I give this historical drama 5/5. This and the White Princess are miles apart. James Maxwell nailed the part of King Henry VII. He had the right amount of paranoia, the cold exterior and even the heartfelt moments. The character of Elizabeth of York was perfect. She put up a bit of resistance at the beginning of the series considering that Henry is of the rival faction but she does warm up to him and you see that they do develop a loving relationship with one another. She was sweet and loving just like you'd expect her to be. Henry's relationship with his mother was spot on, he held in her the highest respect without looking like a man child who has his mother kiss his forehead every night before he goes to sleep.

This TV series is a true testament to the hay days of BBC historical dramas. It is a worthy prequel to Elizabeth R. and The Six Wives of Henry VIII. Even when I compare this their current historical drama, The White Queen, I am blown clear out of the water by The Shadow of the Tower. It doesn't have the large budget that The White Queen has but the scenery worked so much better. It was dark and dank and it really worked well in capturing that 16th century look. Like The White Queen, The Shadow of the Tower couldn't support filming a bunch of battle sequences but again this 1972 show got around this problem much better because it had much dialogue. Be forewarned this show is very dialogue heavy so if you like something that is action packed, this isn't the thing for you.

If you are interested in the life of the founder of the Tudor dynasty, skip the Phillipa Gregory book and head straight for this BBC classic.

Sunday, August 11, 2013

The White Princess

The White Princess is a 2013 fictional novel written by Philippa Gregory on Princess Elizabeth of York, wife of Henry VII.

Elizabeth is devastated by the loss of her beloved, her uncle, Richard III of England, at the Battle of Bosworth in 1485. Years earlier, her mother, Elizabeth Woodville, had made a pact with Margaret Beaufort to marry Elizabeth off to Margaret's Beaufort's son, Henry Tudor. Now that Henry Tudor is king, he honors the pledge he made in 1483 and agrees to marry Elizabeth, although he makes it quite clear that he is the conqueror of England and will not rule jointly with the princess who had a much better claim to the throne than he. Still he must make sure she is fertile and so he rapes her until she is with child. Their first child is born 8 months after their wedding on January 18, 1486. The royal historians had said that Henry was descended from King Arthur identifying Winchester as Camelot. As such, the first Tudor Prince was born there and he named Arthur.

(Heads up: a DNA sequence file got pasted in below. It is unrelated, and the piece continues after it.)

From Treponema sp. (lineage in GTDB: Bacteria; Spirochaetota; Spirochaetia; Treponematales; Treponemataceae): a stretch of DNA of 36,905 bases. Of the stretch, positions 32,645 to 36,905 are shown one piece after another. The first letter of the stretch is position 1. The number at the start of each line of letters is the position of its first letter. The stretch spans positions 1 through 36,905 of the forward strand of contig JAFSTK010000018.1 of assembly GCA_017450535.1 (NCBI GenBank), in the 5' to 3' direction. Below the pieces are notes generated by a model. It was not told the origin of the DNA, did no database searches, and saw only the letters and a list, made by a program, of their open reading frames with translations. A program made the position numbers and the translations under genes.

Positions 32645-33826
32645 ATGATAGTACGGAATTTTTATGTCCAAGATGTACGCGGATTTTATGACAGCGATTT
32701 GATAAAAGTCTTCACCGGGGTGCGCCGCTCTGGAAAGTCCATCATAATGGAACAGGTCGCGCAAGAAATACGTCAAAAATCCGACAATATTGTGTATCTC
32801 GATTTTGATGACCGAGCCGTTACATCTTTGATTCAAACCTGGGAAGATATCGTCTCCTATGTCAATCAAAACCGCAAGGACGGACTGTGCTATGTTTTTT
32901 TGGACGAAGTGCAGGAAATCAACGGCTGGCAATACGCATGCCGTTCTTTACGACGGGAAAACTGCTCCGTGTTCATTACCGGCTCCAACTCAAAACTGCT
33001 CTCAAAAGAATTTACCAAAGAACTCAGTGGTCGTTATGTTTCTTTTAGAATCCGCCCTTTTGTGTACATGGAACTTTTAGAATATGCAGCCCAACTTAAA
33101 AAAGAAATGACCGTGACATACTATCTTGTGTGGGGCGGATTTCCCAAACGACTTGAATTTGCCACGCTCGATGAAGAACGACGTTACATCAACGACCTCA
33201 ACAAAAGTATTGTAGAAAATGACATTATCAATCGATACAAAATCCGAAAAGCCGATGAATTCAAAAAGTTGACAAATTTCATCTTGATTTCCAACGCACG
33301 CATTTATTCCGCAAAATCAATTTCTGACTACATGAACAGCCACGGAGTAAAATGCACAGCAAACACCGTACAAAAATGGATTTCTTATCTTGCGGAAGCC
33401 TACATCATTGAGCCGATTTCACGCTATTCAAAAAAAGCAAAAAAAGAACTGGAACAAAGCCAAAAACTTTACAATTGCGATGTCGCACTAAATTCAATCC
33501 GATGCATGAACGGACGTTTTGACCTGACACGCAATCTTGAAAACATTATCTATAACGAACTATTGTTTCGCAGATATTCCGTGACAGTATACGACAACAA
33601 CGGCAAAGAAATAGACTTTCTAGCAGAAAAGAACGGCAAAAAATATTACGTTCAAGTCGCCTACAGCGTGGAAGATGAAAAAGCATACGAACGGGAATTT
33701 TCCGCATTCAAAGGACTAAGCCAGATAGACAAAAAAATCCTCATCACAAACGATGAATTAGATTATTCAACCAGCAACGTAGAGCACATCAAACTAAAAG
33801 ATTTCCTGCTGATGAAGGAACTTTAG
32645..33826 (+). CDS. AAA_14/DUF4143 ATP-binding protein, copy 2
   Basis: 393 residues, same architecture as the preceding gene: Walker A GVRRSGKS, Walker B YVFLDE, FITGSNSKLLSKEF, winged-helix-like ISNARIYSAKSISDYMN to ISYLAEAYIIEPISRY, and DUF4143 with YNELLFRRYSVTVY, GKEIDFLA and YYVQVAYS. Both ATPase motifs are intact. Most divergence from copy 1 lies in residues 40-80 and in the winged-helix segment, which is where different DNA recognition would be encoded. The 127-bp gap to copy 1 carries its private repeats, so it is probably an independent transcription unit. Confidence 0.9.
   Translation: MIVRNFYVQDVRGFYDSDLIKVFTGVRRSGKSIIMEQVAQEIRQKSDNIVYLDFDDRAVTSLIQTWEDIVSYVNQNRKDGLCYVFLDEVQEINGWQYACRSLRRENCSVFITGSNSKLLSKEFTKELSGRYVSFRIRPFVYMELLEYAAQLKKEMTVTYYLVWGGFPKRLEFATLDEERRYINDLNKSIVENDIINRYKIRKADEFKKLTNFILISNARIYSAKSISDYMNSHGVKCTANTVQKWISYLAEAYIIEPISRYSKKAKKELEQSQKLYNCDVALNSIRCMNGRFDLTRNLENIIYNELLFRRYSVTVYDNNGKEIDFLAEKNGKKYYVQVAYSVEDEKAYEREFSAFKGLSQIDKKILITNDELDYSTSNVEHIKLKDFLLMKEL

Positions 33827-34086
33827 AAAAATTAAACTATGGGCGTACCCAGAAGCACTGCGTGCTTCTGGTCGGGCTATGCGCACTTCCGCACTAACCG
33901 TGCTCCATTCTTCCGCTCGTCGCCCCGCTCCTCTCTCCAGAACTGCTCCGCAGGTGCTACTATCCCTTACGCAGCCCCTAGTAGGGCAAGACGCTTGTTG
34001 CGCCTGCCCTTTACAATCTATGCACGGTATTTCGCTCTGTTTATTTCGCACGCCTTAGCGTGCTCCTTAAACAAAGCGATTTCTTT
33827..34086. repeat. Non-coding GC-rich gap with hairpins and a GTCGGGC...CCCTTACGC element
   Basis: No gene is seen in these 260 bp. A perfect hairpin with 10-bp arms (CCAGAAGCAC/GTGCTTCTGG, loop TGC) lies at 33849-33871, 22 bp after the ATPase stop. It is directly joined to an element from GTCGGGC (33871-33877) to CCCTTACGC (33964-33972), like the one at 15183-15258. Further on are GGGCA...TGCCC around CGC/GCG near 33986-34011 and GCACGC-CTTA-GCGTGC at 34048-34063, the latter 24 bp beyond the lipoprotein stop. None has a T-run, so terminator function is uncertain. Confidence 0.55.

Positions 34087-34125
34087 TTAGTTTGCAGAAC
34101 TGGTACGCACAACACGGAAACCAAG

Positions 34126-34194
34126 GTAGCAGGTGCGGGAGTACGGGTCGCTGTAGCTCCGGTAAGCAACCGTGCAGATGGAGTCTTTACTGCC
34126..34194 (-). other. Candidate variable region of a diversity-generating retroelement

In 1486, only a year after gaining the throne, Henry faced open rebellion by York supporters in the Stafford and Lovell rebellion. Under the leadership Francis Lovell and the Stafford brothers, the rebellion was a failure and ended in the death of the latter two.

Due to the mysterious circumstances surrounding the disappearance of the Princes in the Tower, Elizabeth's two brothers, Edward V and Richard, Duke of York, their was civil unrest against the Tudor reign by pretenders claiming to be the York heirs. While Henry had spared  Edward "Teddy, 17th Earl of Warwick, son of George, Duke of Clarence, the boy was kept as a prisoner in the Tower of London. Teddy's sister, Margaret "Maggie", was given in marriage to Henry's cousin, Sir Richard Pole, son of his mother's half brother. In 1487, Yorkist, under the command of the Earl of Lincoln, rose up in rebellion against the King in support of Lambert Simnel, who claimed to be Teddy. Despite Henry's attempt at damage control by showing that he had the real Earl of Warwick, Simnel gained traction with Teddy's Aunt, Margaret of Burgundy. Simnel was defeated at the Battle of Stoke where Lincoln was killed. Henry VII pardoned the poor boy and gave him a job in the royal kitchen.

For her participation in the Simnel rebellion, Henry had his mother-in-law placed in Bermondsey Abbey. She died 5 years after entering on June 8, 1492. Elizabeth would name her second daughter and overall third child after her but the child died at the age of 3, 6 months before her younger sister, Mary, was born. Elizabeth already had another daughter named Margaret after the child's grandmother. Henry and Elizabeth would also have two other sons, Henry (1491) and Edmund (1499). As their marriage progressed, the two reached an understanding and slowly became attached to one another.

In 1490, a young flemish man named Perkin Warbeck, appeared and claim the be Richard, Duke of York. Like Simnel before him, he gained the favor of Margaret of Burgundy. Eventually he was able to gain the support of James IV of Scotland, who gave him Katherine of Huntley in marriage. Warbeck landed in Cornwall in 1497 with 6000 men. He promptly fled upon hearing news that Henry's arm was in hot pursuit. Henry had Warbeck arrested and placed in the Tower of London with Teddy. Both tried to escape in 1499 but were subsequently found and brought back. Both were subsequently executed.